Biscotti: While in Italy, biscotti is a kind of catch-all phrase for cookies, in North America, we think of it as a long, dry, hard twice-baked cookie with a curved top and flat bottom designed for dunking into wine or coffee. The name biscotti is derived from 'bis' meaning twice in Italian and 'cotto' meaning baked or cooked. Generally, what separates biscotti from other variations is that it frequently gets its fat solely from eggs and nuts--often it does not contain oil or butter. Of course, these days there are all sorts of variations, so this is not a hard-fast rule. Here's a link to a delicious recipe.

 

Beschuit met Muisjes
Beschuit met muisjes: In this Dutch version, which translates to "biscuits with little mice", a twice-baked bread not unlike the rusk (below) is characterized mostly by its garnish: according to Wikipedia,

They are spread with butter (or margarine) and the muisjes (lit. 'little mice') are sprinkled on top. These muisjes are sugared aniseed balls. They are sold in a mixture of two colours: White and pink. In 1990 a new mixture was introduced: white and blue, and it has become a custom, but not a universal one, that the latter (blue) are served when a boy is born, and the former (pink) for a girl. When a child is born in to the royal House of Orange, orange muisjes are sold.

 

 

Croquets de carcassonne (or biscotte): This is the french variation on biscotti; from what we could find, the major difference seems to be that biscotte contains butter (and plenty of it!). While we couldn't find the reasoning behind the name Croquets de carcassone, it did have a nice ring to it, so we included it! Here's a recipe.

 

Marla's Mandels
Mandelbrodt (also known as Mandelbread, Mondelbrodt, Mondel bread, and probably more that we've missed!): Never heard of it? No surprise. As our foodie crush Arthur Schwartz writes, "Isn't it ironic? It used to be that biscotti were explained as Italian mandelbread. These days, mandelbread is explained as Jewish biscotti." While mandelbrodt shares similarities to biscotti, it is not the same: unlike biscotti, which gets its fat primarily from eggs, mandelbrodt will generally contain oil as well. And while nuts are common in biscotti, they're a key ingredient in mandelbrodt, which literally translates to "almond bread". If you're curious, you can buy some via mail-order at marlasmandels.com (photo above); also, you can find a recipe here!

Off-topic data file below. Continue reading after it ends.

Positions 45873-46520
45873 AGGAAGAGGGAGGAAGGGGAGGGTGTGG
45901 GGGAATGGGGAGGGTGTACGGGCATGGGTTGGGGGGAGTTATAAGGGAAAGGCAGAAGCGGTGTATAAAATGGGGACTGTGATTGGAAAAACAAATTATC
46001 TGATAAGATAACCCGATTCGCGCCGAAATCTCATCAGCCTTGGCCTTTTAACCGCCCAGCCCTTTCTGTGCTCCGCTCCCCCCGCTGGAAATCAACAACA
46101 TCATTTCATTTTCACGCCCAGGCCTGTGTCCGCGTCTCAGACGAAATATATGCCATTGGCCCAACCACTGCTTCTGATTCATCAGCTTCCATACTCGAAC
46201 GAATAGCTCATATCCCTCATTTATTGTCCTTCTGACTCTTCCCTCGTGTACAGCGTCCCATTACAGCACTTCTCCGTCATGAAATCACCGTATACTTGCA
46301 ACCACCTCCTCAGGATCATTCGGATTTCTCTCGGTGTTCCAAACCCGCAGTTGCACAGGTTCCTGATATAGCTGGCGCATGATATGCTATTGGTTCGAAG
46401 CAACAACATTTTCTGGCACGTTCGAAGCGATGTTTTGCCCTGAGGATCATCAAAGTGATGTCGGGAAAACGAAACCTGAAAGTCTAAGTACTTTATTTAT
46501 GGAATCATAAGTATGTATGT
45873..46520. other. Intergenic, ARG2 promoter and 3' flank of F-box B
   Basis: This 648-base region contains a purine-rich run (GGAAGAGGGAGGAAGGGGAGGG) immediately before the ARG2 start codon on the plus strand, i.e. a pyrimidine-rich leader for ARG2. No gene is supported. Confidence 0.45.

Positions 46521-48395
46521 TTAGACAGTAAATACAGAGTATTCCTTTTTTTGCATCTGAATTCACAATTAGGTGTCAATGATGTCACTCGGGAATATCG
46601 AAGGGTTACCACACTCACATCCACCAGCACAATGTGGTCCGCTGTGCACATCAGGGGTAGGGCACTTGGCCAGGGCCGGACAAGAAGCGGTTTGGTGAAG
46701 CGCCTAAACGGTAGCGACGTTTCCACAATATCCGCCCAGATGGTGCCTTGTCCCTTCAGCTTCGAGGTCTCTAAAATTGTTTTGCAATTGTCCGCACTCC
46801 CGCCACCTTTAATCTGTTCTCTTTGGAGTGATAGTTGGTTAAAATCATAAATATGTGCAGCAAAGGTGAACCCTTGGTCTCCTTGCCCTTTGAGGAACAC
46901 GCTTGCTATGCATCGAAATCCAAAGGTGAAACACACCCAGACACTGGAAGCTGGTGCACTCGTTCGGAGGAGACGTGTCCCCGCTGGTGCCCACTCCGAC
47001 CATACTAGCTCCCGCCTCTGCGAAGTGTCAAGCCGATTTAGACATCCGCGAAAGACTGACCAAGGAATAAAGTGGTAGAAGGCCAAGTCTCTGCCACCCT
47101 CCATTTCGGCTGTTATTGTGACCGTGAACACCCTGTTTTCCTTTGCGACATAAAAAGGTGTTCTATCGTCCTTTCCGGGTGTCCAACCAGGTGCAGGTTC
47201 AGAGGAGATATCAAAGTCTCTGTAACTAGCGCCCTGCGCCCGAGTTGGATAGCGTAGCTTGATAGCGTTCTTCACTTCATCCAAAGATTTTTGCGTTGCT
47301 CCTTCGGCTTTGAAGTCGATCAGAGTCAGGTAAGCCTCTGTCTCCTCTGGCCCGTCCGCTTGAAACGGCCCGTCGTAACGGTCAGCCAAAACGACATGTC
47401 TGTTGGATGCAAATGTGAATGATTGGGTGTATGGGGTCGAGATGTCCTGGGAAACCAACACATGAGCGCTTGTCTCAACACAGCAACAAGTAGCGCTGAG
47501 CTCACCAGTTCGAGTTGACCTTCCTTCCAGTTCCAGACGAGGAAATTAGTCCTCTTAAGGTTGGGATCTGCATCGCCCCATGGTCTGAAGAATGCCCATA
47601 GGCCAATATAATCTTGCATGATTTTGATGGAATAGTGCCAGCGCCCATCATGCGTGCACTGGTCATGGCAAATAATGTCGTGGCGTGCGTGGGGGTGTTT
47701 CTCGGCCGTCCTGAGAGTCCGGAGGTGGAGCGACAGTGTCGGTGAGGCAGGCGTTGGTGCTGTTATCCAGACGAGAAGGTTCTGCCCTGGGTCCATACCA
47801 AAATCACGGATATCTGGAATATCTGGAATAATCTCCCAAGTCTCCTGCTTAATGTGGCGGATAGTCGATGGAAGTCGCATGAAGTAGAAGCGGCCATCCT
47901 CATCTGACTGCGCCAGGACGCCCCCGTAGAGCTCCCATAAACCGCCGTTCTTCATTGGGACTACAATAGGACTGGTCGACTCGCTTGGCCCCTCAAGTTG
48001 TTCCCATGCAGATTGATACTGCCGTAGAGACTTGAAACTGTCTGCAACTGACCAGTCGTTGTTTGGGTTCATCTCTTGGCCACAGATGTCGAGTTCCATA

Lulu's Mondel Bread
Paxemadia (or biskota): In this Greek version, from what we can gather, the main variation here is with spices--one informative biscotti recipe posting suggests that you could make a biscotti recipe into the Greek variation by adding "a flavor mixture of 1/4 cup flour mixed into 1 tablespoon crushed coriander seed, 1 tablespoon crushed anise seeds, 2 tablespoons grated orange peel, 2 tablespoons grated lemon peel; and 1 1/2 cups chopped toasted walnuts."

Rusks: Like the term "biscuit", "rusk" seems to be more of a concept, with all sorts of different cultural variations, from long, slender versions to small rounds to toast-shaped versions. Like Mandelbrodt, the rusk differs from biscotti in that it will often contain an added fat--oil, or sometimes butter. One thing seems certain though: more than any other variation, the Rusk seems to be attached to seafaring culture--Swedish recipe books and John Ayto's book (referenced above) both refer to it as a cookie that accompanied naval officers and sailors on long voyages. Here's a recipe.

Sukhariki: The Russian term also seems to be a catch-all, referring to any type of crispy bread, from more crouton-esque variations to sweetened ones. Here's a hazelnut variation.
Zwieback
Zwieback: Per Wikipedia, the name comes from German zwei, meaning "two", and backen, meaning "to bake". This is the only variation in which we saw recipes that called for yeast, and indeed, this would be in keeping with it sometimes being referred to as "zwieback toast". Of course, this is not to be confused with Russian Mennonite Zwieback, which is more like a roll. More than any other variation, we associate this one as a baby's toothing snack. Most notably, however, we have to say, zwieback certainly takes the cake when it comes to cultural references. here are just a few:

  • In an episode of The Simpsons entitled "Homer the Smithers", the character Smithers remarks to his boss Mr. Burns, "...I've alphabetized your breakfast. You can start with the waffles, and work your way up to the zwieback."
  • In the 1991 classic film Doc Hollywood, when Ben Stone (Michael J. Fox) first arrives in Grady, nurse Packer tells him there is Zwieback and Vitamin C in the cabinet.
  • In "Dear Mildred", an episode of the TV series M*A*S*H, Radar O'Reilly compares his first days with Colonel Potter to visiting summers with his prim-and-proper aunt; "You can't dunk your zwieback in your Bosco."
  • In her song "Caving In", Kimya Dawson sings that she is "just a piece of zwieback toast getting soggy in a baby's aching mouth."